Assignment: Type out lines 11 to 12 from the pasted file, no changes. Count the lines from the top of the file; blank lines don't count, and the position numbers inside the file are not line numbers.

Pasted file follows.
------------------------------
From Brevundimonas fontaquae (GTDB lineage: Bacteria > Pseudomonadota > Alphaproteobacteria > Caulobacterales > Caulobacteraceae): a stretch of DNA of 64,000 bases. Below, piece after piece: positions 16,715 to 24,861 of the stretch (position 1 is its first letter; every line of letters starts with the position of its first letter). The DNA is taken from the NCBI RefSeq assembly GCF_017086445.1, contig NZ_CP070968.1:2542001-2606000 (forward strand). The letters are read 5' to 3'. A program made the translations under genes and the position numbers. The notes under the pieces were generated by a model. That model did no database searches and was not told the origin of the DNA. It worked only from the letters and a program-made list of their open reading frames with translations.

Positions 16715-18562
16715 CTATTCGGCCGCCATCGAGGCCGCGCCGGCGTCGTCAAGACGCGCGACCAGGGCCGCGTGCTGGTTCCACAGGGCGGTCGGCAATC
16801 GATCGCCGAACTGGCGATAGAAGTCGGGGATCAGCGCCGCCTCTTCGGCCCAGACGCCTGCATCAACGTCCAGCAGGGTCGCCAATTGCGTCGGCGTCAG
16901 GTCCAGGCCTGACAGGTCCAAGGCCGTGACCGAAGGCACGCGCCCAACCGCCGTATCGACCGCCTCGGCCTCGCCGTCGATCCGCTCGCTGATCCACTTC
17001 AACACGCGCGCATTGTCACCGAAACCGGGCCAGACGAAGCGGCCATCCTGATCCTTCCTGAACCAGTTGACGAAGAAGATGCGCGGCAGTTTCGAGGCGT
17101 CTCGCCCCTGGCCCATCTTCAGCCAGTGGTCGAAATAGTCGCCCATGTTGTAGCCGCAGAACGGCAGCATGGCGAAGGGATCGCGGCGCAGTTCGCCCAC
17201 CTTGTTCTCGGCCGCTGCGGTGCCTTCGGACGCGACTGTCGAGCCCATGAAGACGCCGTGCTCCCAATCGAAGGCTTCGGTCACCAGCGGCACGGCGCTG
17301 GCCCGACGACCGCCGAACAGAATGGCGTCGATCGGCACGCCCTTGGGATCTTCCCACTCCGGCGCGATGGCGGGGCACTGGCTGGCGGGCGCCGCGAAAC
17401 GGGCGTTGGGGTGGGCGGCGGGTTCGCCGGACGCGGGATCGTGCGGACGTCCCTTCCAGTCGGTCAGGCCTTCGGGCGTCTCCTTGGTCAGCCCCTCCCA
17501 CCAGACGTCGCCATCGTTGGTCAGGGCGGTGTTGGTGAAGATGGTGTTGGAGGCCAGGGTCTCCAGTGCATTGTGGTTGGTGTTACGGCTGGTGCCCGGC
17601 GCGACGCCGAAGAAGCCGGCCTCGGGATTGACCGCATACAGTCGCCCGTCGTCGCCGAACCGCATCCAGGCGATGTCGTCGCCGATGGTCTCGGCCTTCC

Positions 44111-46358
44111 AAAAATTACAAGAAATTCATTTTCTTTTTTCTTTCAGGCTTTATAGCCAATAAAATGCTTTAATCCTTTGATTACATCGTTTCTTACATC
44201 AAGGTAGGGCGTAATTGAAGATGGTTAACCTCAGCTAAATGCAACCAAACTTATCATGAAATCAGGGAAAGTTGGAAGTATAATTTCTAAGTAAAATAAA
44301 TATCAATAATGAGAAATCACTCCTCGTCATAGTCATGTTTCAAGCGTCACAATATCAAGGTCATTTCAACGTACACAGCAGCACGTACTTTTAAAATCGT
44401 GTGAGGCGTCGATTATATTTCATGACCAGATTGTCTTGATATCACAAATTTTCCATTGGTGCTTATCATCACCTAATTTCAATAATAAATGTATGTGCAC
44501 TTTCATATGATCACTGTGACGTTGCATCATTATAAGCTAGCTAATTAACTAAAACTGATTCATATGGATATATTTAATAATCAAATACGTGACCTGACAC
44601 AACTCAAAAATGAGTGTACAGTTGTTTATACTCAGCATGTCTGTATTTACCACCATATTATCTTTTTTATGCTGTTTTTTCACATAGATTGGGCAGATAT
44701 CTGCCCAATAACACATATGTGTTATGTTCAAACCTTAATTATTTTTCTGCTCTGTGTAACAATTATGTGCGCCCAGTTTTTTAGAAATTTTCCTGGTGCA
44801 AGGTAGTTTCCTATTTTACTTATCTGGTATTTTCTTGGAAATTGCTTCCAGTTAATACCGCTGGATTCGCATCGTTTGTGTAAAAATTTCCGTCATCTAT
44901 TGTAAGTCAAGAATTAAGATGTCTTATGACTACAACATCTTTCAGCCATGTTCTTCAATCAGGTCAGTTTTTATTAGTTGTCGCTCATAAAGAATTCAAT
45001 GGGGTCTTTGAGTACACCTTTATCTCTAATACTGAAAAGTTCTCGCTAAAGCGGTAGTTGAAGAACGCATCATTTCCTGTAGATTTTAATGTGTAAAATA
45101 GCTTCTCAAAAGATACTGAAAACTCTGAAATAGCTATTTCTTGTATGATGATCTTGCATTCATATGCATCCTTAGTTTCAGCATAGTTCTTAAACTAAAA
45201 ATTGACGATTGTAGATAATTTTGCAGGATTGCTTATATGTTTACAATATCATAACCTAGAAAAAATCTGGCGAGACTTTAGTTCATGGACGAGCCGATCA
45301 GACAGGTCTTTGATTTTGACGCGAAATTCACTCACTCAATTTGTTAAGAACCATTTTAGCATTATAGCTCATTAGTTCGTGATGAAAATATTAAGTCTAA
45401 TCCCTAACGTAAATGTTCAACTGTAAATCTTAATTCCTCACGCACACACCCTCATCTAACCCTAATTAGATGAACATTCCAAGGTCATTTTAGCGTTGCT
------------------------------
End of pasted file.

17501 CCAGACGTCGCCATCGTTGGTCAGGGCGGTGTTGGTGAAGATGGTGTTGGAGGCCAGGGTCTCCAGTGCATTGTGGTTGGTGTTACGGCTGGTGCCCGGC
17601 GCGACGCCGAAGAAGCCGGCCTCGGGATTGACCGCATACAGTCGCCCGTCGTCGCCGAACCGCATCCAGGCGATGTCGTCGCCGATGGTCTCGGCCTTCC